Mold is a type of fungus that can grow in many different places around the house where moisture builds up, including kitchens, bathrooms and attics. Controlling mold in the home is important because it may cause or exacerbate certain respiratory conditions, such as asthma. Several common household chemicals can be used to kill mold, and there are natural solutions as well. Prevention, however, is the best strategy.
Bleach, borax and vinegar are some of the products that can kill mold growing around the home.
Chemicals That Kill Mold
A number of common household cleaning products can be used to kill mold, including bleach, which can be combined at a ratio of 1 cup of bleach per 1 gallon of water in a spray bottle to make a potent anti-fungal solution. In fact, bleach not only kills mold, but also inhibits its growth, although its fumes might make it prohibitive in some situations. Make sure the area is well ventilated and wear a respirator mask when using bleach.
Borax, which is often used as a deodorizer, is another option for killing mold, and unlike bleach, it doesn't produce fumes. The Mississippi State University Extension recommends a ratio of 1 cup of borax to 1 gallon of water. Ammonia can also be used on its own to eradicate mold. However, it is important to never mix ammonia and bleach, as the combination produces toxic fumes.
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Natural Mold Removers
If the mold problem in your home is not severe and you would rather not resort to harsh chemicals, natural products that you might already have around the house can help reduce, eliminate and prevent mold growth. For example, Country Living magazine recommends using a solution made of 1 teaspoon of tea tree oil, an essential oil used in skincare, per 1 cup of water. Spray the affected surface and allow the tea tree oil solution to dry for at least an hour before wiping down the area.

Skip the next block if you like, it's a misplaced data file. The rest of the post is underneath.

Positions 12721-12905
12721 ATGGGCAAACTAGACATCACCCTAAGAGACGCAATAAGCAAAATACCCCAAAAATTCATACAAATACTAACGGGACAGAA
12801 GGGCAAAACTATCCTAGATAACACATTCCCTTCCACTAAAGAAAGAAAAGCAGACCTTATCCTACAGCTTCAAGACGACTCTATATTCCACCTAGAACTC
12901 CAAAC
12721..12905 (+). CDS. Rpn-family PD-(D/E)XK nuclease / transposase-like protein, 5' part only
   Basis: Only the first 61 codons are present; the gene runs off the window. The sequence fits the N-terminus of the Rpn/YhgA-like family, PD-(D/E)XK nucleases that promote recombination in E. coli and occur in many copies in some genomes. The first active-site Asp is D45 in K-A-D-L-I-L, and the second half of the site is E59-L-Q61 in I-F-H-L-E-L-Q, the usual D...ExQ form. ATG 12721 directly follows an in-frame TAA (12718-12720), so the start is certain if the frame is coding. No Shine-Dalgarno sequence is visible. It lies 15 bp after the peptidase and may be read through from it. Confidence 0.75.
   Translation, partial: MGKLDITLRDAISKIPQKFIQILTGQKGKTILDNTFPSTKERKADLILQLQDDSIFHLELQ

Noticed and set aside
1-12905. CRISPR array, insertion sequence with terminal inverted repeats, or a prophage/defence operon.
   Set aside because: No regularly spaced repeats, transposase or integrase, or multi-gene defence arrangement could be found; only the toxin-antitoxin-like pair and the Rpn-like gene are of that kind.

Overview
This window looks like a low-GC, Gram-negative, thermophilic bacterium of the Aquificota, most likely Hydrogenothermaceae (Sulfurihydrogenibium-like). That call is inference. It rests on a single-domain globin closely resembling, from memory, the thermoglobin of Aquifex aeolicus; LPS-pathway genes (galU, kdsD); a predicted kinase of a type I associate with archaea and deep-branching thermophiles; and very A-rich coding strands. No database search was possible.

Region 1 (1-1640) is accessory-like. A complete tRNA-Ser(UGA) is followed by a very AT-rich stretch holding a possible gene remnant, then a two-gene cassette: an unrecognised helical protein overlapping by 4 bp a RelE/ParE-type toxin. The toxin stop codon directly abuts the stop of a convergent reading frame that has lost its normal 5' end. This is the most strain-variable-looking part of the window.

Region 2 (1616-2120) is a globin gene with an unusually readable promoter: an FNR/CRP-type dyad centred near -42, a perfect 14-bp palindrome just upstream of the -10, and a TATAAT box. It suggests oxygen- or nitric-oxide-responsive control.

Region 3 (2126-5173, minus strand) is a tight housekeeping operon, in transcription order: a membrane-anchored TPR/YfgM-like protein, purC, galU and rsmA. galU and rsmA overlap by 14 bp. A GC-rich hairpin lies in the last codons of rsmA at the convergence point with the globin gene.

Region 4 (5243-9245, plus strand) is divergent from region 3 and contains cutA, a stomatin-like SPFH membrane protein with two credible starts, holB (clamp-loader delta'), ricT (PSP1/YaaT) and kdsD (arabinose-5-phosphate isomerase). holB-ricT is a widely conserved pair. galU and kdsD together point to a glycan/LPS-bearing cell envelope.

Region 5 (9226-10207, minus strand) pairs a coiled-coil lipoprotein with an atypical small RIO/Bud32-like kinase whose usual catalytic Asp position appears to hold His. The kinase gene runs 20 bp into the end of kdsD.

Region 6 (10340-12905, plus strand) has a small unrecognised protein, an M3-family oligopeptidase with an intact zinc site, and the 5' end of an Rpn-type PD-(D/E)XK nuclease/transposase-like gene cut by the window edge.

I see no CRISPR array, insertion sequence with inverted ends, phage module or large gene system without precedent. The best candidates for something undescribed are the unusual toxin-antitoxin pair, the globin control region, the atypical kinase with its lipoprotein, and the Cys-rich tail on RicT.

For mold in upholstered furniture, Country Living magazine recommends using a 3 percent hydrogen peroxide formula. Combine 1 part hydrogen peroxide to 3 parts water in a spray bottle and soak the affected area. Distilled white vinegar, which is sold in grocery stores, can also be effective at removing mold, as it can kill 82 percent of mold species, according to the Mississippi State University Extension. You can apply the vinegar directly on the moldy area without having to dilute it with water. For light mold stains, you can also create an antifungal paste by combining equal parts baking soda and water.
Controlling Mold Growth
One of the reasons mold can be such a nuisance is that it will regrow as long as conditions are right. The best way to limit mold levels in your home is to reduce moisture as much as possible, which eliminates the need for chemicals. For instance, fixing leaky pipes is key to avoiding mold buildup inside walls and underneath kitchen and bathroom sinks.
Ventilating areas where moisture accumulates, like the kitchen, by opening windows or running exhaust fans, is also a good idea. During humid periods, running an air conditioner or dehumidifier can help. The CDC also advises against installing carpets in rooms that may harbor excess moisture, as mold can grow below the carpet where it will eventually ruin the carpet.